Love Lingers Here: Enduring Intimate Relationships  VII. The Marker Event—Establishing A Commitment as A Couple

Love Lingers Here: Enduring Intimate Relationships VII. The Marker Event—Establishing A Commitment as A Couple

It was clear for Dave and Sheila that this tentativeness was based, in part, on a lack of complete trust in one another. When asked point blank, “do you trust your spouse” they both indicated some uncertainty. Dave said: “Yeah, but not 100%.” Sheila spoke of “guardedly” trusting Dave and suggested that: “neither of us likes to lose control. We both have to maintain the sense we’re in control.” Their caution regarding basic trust in one another and regarding the need for control in their relationship is probably not uncommon among many young couples and probably is a revealing symptom of our times. The fear of commitment and permanency engendered by mistrust and the need for control is painfully obvious in many contemporary relationships.

Several years ago, Dave and Sheila attempted to have a child, which resulted in a miscarriage. Since that time, they have danced around the issue. As Dave puts it, their decision regarding having a child is likely to remain “unresolved until after menopause and then we’ll make a decision.” Once again, they are letting external factors “make” their decision for them. Yet, from their statement, it seems fairly clear that a conscious decision has been made not to have children.

Sheila admits that children would imply commitment: “I think for me it has a lot to do with not being sure I want to make that kind of commitment, that lifetime commitment.” Dave agrees, though (like many other young people) he introduces a financial variable into the equation that seems to fuse with his concern about commitment:

. . . Yeah, [not making a lifetime commitment is] strong for me too. In part I have not felt financially ready. Intellectually, it is a matter of birth control. But at a gut level its different. To me its centered a lot on a gut level of financial insecurity, never being ready to take that responsibility on, because if anything happens to me, she can take care of herself. I can take care of myself. But taking care of a kid is a whole different commitment.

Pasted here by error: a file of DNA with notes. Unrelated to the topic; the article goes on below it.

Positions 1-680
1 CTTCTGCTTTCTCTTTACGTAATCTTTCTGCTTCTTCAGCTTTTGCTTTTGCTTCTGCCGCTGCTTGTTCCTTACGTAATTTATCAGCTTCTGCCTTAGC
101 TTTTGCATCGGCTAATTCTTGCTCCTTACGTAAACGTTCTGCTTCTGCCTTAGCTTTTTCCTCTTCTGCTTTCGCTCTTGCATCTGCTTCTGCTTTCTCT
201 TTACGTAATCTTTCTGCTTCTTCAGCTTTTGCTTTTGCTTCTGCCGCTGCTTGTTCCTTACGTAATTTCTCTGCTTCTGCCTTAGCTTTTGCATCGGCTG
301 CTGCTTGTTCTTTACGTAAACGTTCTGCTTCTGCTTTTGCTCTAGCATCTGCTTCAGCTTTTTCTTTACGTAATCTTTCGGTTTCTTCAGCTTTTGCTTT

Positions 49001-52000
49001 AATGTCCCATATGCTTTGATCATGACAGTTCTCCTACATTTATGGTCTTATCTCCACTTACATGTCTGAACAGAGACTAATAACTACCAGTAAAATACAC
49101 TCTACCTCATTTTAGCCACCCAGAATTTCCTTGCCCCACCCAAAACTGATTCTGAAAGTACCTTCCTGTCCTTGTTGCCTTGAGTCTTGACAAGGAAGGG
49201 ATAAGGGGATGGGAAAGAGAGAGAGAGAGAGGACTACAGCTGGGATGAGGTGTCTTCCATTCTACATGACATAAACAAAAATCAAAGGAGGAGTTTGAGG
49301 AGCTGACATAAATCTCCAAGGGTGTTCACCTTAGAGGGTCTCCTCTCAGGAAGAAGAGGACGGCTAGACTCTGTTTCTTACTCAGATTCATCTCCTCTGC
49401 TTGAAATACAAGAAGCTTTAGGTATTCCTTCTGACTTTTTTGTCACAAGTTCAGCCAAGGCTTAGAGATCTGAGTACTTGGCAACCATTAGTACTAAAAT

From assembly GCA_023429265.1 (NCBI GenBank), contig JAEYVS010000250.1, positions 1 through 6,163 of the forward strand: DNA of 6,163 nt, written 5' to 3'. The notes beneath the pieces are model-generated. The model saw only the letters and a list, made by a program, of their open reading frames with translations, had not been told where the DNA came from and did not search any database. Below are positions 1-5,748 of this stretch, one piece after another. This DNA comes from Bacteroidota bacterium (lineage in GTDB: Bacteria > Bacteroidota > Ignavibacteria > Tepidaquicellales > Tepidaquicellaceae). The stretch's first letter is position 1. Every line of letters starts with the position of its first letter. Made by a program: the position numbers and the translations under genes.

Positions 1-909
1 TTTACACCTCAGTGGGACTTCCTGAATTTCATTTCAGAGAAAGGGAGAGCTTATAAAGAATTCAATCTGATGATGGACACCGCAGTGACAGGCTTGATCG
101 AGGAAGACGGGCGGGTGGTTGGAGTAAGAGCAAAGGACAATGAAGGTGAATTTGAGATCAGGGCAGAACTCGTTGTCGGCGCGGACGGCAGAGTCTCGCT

Dave reminds us of Billy Bigelow, from the musical Carousel. In his famous soliloquy Billy confronts the need for financial stability when his wife, Julie, announces her pregnancy. He doesn’t feel that he needs money if he has a son, but “you’ve got to be a father [i.e. financially responsible] to a girl.” For both Billy and Dave, money and commitment are intimately linked together. Billy accepted the commitment—but went out and attempted a robbery to get the money, while Dave is trying to head this commitment off before it occurs by choosing (with Sheila) not to have children.

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About the Author

William BergquistWilliam Bergquist, Ph.D. An international coach and consultant in the fields of psychology, management and public administration, author of more than 50 books, and president of a psychology institute. Dr. Bergquist consults on and writes about personal, group, organizational and societal transitions and transformations. His published work ranges from the personal transitions of men and women in their 50s and the struggles of men and women in recovering from strokes to the experiences of freedom among the men and women of Eastern Europe following the collapse of the Soviet Union. In recent years, Bergquist has focused on the processes of organizational coaching. He is coauthor with Agnes Mura of coachbook, co-founder of the International Journal of Coaching in Organizations and co-founder of the International Consortium for Coaching in Organizations.

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